Senegal’s opposition leader Sonko faces electoral disqualification

The judicial battleground surrounding Senegal’s main opposition figure, Ousmane Sonko, intensifies as the Supreme Court’s ruling jeopardizes his bid in the upcoming presidential elections.

The Supreme Court of Senegal upheld the verdict of a six-month suspended prison sentence for defamation and public insults against Senegal’s main opposition leader, Ousmane Sonko.

This sentence, imposed last May, stands as a barrier to his participation in the presidential elections slated for February 25th. The court, after an extensive hearing, rejected the appeal lodged by the opposition’s legal representatives, solidifying the 200 million CFA francs fine (approximately 305,000 euros) and confirming the verdict against Sonko.

The legal battle stemmed from Sonko’s accusations against Senegal’s Minister of Tourism, Mame Mbaye Niang, accusing him of embezzling 29 billion CFA francs (around 44 million euros) in November 2022. Niang retaliated with a defamation suit, leading to the recent judicial confirmation.

This ruling poses a significant threat to Sonko’s presidential candidacy, aligning with Senegal’s Electoral Code, which disqualifies individuals sentenced to a suspended prison term of six months or less from electoral participation for the subsequent five years.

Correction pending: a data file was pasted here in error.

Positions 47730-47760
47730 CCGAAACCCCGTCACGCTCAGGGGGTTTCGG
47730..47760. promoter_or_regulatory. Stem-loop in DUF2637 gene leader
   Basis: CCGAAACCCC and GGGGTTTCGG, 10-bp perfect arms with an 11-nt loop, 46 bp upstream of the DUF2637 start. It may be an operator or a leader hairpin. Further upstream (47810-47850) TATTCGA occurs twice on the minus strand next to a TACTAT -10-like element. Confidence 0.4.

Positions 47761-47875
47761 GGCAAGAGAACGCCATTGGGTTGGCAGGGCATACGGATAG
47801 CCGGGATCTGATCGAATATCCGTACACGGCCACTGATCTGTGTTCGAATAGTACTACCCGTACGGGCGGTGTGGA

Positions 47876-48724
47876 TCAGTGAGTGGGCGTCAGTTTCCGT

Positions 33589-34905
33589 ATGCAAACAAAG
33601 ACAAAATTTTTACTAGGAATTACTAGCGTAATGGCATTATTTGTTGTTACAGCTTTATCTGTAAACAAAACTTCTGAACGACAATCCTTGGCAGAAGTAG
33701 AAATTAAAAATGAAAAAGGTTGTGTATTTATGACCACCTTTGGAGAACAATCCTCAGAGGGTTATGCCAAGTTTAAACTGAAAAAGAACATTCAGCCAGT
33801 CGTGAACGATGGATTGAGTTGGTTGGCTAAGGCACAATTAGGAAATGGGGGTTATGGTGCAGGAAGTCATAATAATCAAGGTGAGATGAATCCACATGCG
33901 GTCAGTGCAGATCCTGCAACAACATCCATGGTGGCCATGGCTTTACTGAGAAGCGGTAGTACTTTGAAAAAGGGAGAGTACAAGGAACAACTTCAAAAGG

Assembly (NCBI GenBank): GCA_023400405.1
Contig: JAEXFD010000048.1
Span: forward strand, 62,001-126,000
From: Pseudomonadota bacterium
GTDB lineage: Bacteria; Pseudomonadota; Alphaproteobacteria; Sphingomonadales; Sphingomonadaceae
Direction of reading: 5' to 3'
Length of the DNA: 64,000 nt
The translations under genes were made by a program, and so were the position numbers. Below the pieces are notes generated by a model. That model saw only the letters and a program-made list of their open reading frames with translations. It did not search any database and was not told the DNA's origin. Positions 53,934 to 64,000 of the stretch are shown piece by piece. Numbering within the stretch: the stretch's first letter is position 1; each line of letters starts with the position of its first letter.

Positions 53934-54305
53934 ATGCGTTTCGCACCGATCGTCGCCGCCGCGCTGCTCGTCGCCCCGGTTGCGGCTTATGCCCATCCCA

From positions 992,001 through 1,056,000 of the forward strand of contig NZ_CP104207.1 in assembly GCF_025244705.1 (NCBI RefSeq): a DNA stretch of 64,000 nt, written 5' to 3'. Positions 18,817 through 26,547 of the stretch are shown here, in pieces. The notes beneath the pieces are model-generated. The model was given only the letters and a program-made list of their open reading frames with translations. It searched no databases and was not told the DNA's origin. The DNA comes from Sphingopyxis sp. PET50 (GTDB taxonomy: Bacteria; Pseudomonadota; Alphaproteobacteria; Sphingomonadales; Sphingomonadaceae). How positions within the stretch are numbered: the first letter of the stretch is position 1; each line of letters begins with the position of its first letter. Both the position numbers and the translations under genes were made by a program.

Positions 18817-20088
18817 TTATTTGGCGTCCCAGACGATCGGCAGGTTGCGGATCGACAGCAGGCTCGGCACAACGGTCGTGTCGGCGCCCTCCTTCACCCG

Despite the setback, one of Sonko’s legal representatives, Ciré Clédor Ly, conveyed to Senegalese media that they would exhaust all legal options, cautioning against concluding Sonko’s definitive disqualification. El Malick Ndiaye, spokesperson for Sonko’s party, the Senegalese Patriots for Work, Ethics, and Fraternity (Pastef), echoed this sentiment on Facebook, asserting Sonko’s continued eligibility.

Sonko, 49, has been embroiled in legal battles since his arrest last July on various charges, including incitement to insurrection, attacks against state security, and alleged involvement with a terrorist organization.

His detention triggered violent protests, leading the Interior Ministry to remove him from the electoral roll. However, subsequent legal back-and-forths saw fluctuating decisions regarding his eligibility, with the Supreme Court upholding his removal, then a Ziguinchor court overturning it (Sonko serving as mayor of Ziguinchor), and finally, the High Court of Dakar reinstating him on December 14th.

Yet, the State of Senegal’s lawyers indicated a renewed appeal to the Supreme Court. Despite these legal maneuvers, Sonko’s representative did not receive the necessary documents from the General Directorate of Elections (DGE) to formalize his candidacy, hampering his path forward.

The DGE is currently reviewing documentation from 93 candidates, aiming to publish the final list of candidates on January 20th. Anticipating Sonko’s exclusion, his party announced in November the selection of another candidate, Bassirou Diomaye Faye, Pastef’s secretary-general and second-in-command.

Contrarily, President Macky Sall, in office since 2012, affirmed last July that he would not seek a controversial third term. Last September, Sall nominated Amadou Ba, the current prime minister, as the ruling coalition’s (Benno Bokk Yaakaar) candidate.

Sonko, known for his anti-establishment stance and vocal criticism of corruption and French neocolonialism, decries the alleged manipulation of justice by Sall to bar him from contesting the elections.

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